I spent the past few days throwing a large amount of test tiles using 3 different cone 6 bodies to test both in cone 6 oxidation and soda. Can someone please share their cone 6 oxidation schedule for me to test both the SH glazes and my own cone 6 calcium matts and other glazes.

Stevens higher cone firing schedule is on his page, but not the cone 6. From what I have garnered reading some messages on the group, the schedule is  6 to cone 6 1/2, hold 1 hr, fast drop to 1600. Is there a hold at 1600? Also, is this the correct schedule? My tiny test kilns are manual and my bisque electric kiln is pretty big, so I don't want to waste all the work throwing, trimming and glazing around 100 tiles for the C6 ox firing, by not using the right firing schedule.


Thanks for any help!





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Hi June ~

I have the schedule, but it's at the studio and it's only 8:30 am here...
I'll post it for you when I go into work today about 11:00.. If you haven't gotten it before that..

~ Tracy

I've been struggling with learning cone 6 oxidation glazes since buying my L&L last spring. I've been using the MC6 schedule but have some pinholing in the licorce recipe and would like to try another firing schedule (and try thinning the glazes.)  I was reading Steven Hill's article and thought I was missing something when I read that he cooled naturally to 1700 so I searched the Internet. Thanks for posting June!  How did the tests turn out?  I thought I'd first try the SH probably schedule for bisque from the OR newsletter.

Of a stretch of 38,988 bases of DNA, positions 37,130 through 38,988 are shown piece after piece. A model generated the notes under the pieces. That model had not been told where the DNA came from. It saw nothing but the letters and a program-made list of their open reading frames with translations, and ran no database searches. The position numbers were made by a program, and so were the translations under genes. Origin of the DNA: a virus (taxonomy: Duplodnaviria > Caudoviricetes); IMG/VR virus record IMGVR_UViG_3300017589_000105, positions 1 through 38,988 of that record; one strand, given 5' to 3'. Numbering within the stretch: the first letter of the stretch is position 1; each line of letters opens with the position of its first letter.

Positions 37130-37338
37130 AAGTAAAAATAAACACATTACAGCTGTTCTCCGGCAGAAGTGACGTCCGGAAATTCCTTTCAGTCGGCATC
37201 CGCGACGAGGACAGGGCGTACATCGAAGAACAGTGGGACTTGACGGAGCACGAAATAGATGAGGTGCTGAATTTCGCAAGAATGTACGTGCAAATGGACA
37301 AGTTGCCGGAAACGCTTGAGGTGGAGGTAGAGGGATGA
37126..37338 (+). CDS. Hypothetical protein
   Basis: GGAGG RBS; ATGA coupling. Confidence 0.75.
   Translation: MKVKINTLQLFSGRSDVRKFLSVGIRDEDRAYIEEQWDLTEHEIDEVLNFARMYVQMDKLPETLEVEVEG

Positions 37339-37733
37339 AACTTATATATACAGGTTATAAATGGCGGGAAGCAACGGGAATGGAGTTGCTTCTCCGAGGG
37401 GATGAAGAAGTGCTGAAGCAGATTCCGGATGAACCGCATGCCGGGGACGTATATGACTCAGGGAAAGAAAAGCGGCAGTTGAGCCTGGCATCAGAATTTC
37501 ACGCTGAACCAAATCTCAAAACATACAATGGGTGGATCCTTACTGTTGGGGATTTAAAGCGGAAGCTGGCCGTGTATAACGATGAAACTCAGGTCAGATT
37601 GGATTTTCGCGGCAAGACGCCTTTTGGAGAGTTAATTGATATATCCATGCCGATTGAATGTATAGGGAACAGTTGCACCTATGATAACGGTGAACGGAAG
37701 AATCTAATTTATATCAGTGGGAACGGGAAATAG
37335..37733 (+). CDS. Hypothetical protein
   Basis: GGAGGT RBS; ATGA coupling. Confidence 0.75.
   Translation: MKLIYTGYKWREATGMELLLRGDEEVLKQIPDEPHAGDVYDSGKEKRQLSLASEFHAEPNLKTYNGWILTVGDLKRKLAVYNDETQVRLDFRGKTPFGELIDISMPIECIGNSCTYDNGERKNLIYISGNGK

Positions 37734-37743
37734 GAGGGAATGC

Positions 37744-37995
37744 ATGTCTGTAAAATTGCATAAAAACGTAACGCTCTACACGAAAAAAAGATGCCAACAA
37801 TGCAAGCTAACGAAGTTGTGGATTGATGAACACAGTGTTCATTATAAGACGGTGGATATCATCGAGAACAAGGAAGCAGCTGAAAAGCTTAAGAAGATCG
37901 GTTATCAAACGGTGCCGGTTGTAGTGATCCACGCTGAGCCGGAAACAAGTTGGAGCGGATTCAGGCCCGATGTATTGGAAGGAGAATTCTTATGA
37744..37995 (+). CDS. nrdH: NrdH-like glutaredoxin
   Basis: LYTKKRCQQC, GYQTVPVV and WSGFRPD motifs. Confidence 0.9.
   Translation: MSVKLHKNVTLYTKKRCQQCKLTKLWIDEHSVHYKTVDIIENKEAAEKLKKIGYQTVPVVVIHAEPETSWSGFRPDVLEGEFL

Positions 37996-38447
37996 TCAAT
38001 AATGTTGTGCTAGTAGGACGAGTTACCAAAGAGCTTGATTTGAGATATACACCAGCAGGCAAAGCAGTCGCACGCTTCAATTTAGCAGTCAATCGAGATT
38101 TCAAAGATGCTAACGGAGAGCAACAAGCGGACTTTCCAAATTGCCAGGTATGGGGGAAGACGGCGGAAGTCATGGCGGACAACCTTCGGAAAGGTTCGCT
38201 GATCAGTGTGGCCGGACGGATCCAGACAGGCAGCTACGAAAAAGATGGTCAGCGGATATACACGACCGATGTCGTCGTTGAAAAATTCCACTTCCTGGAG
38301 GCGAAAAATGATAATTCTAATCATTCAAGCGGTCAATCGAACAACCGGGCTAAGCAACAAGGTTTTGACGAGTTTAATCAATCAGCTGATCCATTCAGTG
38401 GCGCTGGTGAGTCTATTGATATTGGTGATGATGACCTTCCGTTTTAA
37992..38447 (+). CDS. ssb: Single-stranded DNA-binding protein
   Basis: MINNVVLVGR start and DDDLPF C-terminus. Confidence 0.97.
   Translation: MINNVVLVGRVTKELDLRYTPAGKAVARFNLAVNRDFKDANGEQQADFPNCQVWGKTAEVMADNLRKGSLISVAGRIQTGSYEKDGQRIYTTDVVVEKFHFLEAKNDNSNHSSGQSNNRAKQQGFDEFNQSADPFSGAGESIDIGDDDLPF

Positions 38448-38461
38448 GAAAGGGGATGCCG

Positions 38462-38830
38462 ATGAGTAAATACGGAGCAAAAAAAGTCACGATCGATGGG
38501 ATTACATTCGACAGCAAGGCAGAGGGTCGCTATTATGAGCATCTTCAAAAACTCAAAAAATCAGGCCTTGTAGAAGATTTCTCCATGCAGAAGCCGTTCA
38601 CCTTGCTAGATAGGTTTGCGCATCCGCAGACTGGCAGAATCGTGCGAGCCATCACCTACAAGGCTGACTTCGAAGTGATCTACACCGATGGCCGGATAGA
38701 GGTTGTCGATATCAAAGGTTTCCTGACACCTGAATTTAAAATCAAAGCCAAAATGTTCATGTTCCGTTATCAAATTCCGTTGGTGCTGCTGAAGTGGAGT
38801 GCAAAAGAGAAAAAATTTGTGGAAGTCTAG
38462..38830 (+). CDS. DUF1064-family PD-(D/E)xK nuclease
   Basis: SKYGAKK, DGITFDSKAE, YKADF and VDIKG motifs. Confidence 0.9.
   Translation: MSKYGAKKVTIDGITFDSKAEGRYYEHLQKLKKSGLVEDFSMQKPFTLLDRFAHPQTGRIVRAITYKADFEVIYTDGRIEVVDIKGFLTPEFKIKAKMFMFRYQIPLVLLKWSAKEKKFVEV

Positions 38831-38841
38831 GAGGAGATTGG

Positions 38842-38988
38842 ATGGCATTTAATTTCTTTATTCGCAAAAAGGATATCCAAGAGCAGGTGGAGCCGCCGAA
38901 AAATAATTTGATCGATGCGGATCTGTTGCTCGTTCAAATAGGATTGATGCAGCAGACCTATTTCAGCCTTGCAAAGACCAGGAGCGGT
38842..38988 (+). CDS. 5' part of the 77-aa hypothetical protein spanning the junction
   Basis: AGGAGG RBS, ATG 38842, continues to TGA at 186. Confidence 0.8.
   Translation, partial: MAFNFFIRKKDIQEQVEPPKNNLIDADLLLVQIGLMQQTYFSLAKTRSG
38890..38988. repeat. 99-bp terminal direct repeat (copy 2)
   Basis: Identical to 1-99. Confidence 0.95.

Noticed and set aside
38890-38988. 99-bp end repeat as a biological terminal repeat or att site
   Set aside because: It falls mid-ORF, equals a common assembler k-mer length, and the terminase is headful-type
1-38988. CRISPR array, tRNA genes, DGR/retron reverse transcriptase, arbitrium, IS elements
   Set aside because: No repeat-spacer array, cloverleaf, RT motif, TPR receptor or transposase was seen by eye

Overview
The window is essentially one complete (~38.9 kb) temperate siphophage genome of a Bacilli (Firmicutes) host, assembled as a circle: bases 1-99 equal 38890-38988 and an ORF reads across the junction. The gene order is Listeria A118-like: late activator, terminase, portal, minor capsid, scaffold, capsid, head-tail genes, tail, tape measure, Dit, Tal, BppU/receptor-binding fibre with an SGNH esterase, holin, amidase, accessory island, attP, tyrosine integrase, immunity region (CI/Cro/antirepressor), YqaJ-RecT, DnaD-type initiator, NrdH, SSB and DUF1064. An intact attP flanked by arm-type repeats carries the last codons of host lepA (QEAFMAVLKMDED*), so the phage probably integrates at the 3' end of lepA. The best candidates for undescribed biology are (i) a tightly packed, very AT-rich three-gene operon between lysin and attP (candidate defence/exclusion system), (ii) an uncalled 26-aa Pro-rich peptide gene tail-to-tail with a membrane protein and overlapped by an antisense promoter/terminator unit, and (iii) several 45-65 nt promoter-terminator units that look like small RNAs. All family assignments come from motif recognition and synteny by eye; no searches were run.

You're welcome Karen! We tested some of them in soda but the kiln didn't get up to temperature, so when I can get around to it, I'll test them in my soda test kiln.

We're been dealing with a very serious health issue at our house, so I haven't even been able to get into the studio for 5 weeks or more.

Warmest regards,


I'm sorry to hear that June.  I send good thoughts and wishes for strength and healing of the health issues in your family. 


Thanks Karen. It will be a while before I can get back to work - how long I don't know. My husband is very weak and can't be left alone. We're hoping that he will rebound from the result of his treatments but it is going to take a while for his strength to return.


If you go to frogpondpottery.com you will see variations of the licorice glaze (called Ron's Black) and there is also one ones on masteringglazes.com that addressed crawling.  You can also try bisque firing higher.  You can also change the Whiting with Wollastonite (whiting causes pinholing).


This has Steven Hill's firing schedule.

I purchased his video.  It is well worth the $50.  It has a thorough explanation of the method.  It also has his recipes.  Steven is very friendly and has sent me updated recipes as well as spent time talking on the phone with me with questions I have had.

He encourages you to try testing your current cone 6 glazes by spraying them over Strontium Crystal Magic to see what happens.

Contrary to what someone else commented it is not a slow fire.

Here is the schedule from his article in Ceramics Monthly:

RAMP 1: 200' F/hr. > 220'F  HOLD 1-3 HRS. depending on wetness of work

RAMP 2: 100' F/HR. > 500'F  HOLD: 0

RAMP 3: 400-500' F/HR .>2100'F  HOLD: 0